“When we stop being curious about our world and the people in it, we lose connection with our hearts.”
-Audrey Hardin, LPC
By Audrey Hardin, LPC
We’ve lost our curiosity.
In our pursuit of convenience, instant-gratification, and self-preservation, we’ve stopped asking questions. We see this show up in the way we learn, make decisions, entertain ourselves, and choose to date and vote.
I’ll be the first to admit that when my schedule is overloaded, the idea of figuring something out or discovering something new is last on my list –I just don’t have the margin for it. What I also notice, though, is when I stop being curious, I lose my connection to the world around me. I move from engaging to surviving…and that doesn’t feel great either.
Part of being curious is being filled with wonder and imagination. “I wonder what it would be like to hike this trail?” “Imagine if this system could be changed!” “I wonder what that person is really like… or why they responded like that?”
Children are naturally curious, mostly due to the fact that there is so much they don’t know. By the time they reach adulthood, many of their questions seem to have been answered. Or maybe they haven’t, but there’s a societal expectation to start living life instead of exploring it. But can’t we do both?
Many of us stop asking questions due to instances where we were shamed for asking. Maybe by a peer, a teacher, or a parent. Our own insecurities …our shame, keeps our world small. If we don’t know something, we are too afraid to ask so we pretend we do –or we quickly google the answer to save us from total embarrassment.
For others of us, our “microwave” culture has dumbed the adventure of life down to a 1-click buy button with free returns or swipe left until you swipe right mentality. Little risk, lots of options, and not enough reason to explore.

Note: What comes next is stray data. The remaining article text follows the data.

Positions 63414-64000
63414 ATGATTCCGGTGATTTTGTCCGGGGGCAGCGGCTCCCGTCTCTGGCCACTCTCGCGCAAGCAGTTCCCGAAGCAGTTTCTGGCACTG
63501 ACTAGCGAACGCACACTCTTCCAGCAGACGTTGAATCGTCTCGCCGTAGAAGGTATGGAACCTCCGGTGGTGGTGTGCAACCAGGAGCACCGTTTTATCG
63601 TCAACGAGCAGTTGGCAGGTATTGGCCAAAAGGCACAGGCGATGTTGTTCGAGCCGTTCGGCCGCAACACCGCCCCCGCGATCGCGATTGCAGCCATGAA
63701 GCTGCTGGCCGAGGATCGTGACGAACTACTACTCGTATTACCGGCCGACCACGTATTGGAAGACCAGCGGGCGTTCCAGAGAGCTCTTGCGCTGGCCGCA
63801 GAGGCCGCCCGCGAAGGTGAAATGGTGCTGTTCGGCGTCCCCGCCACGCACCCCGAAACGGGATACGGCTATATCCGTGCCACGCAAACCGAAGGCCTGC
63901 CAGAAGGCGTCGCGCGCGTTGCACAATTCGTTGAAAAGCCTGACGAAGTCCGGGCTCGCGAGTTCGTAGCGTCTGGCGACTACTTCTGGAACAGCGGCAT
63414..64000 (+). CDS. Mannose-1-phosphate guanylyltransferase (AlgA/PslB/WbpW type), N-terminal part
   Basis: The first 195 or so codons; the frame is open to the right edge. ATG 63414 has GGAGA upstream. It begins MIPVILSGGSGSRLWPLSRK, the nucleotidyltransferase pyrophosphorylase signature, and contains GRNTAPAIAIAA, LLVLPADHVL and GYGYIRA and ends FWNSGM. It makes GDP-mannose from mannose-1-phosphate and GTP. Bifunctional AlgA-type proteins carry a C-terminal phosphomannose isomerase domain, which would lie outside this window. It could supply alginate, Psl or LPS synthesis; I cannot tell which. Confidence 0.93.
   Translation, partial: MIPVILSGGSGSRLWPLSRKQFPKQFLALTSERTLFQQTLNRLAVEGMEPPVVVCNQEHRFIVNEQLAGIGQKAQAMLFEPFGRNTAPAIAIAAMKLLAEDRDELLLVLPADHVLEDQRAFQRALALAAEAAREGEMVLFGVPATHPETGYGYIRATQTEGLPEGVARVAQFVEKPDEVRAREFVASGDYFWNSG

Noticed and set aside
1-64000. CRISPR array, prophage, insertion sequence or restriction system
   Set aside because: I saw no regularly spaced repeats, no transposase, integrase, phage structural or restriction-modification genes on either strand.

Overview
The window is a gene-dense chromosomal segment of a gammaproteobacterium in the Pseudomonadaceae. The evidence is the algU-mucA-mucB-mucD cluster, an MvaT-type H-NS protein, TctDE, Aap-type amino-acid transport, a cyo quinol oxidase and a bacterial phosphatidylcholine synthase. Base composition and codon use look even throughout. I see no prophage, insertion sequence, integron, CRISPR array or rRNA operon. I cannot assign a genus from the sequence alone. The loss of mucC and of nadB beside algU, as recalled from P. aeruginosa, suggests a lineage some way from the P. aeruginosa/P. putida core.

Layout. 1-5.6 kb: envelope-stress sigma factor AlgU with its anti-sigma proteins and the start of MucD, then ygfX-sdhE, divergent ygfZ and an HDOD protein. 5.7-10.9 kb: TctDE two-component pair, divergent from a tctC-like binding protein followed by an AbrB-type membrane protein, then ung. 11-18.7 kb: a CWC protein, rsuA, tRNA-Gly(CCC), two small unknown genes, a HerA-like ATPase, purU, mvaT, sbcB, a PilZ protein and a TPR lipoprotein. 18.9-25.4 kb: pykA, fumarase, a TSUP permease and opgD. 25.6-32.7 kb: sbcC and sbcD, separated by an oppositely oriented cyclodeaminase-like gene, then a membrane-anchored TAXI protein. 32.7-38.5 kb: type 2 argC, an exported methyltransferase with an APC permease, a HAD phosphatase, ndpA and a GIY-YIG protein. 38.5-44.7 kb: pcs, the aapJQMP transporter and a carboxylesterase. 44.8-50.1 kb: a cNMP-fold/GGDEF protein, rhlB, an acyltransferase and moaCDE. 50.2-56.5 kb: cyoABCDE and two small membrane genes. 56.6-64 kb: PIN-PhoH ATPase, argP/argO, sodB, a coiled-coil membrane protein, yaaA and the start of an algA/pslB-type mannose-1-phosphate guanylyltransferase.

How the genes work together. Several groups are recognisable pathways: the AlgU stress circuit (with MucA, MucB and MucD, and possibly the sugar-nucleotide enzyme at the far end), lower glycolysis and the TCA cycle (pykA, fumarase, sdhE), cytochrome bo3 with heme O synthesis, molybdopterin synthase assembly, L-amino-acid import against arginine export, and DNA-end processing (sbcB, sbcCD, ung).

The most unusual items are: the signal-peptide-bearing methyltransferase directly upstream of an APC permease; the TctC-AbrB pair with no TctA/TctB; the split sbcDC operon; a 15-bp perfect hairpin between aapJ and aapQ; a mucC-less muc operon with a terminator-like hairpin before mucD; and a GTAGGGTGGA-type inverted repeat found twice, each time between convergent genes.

When we stop being curious about our world and the people in it, we lose connection with our hearts.
Curiosity stirs our affections for living life, for people, and for the Lord. When we have no affections -nothing to dream or hope for, we become numb and life feels futile.
The life and ministry of Jesus is a clear picture of this. He used questions and stories to engage the minds and heighten the curiosity of those around him, encouraging self-reflection and growth.
As Jesus said to Peter: “Do you love me?” To his disciples: “Who do you say that I am?” and God to Adam and Eve after they sinned: “Where are you?” God cares much more about relationship with us and our heart’s condition than our behaviors.
In order for us to feel truly loved –by people, by God, even loving ourselves, we must be fully known. To be fully known, we must get curious! Who am I? Who is God? Who does God say that I am?
What holds us back from being curious? Possibly time and the demands of life… but deeper than that, I find it is our fear. Fear of what we will discover –“Maybe I really am a disappointment?” “Maybe I am settling?” “Maybe I’ve been climbing up this ladder, only to realize it’s leaning against the wrong wall. . .“
The catch? No matter what we discover, through our curiosity comes humility. Being reminded that there is so much to learn keeps us humble and growing. When we seek curiosity, we invite connection, love, and belonging. People are drawn to us as we are drawn to them.
Lastly, learning about ourselves, the world, and those around us will inevitably lead us to action –maybe not immediately but eventually. As we allow our findings to sink in, we can never “un-know” them and inevitably they will change us.
So Get Curious. Discover, grow, dream, and connect!
Focus on listening instead of talking.
Ask questions more, give advice less.
Seek a live expert instead of google.
Read a book instead of a blog.
Beer lover? Visit a brewery to understand how it’s made.
Don’t allow the fear of what you’ll discover keep you from seeking. For only when we seek, will we find what we innately desire …To know and be known. To love and be loved. —That is the great mystery.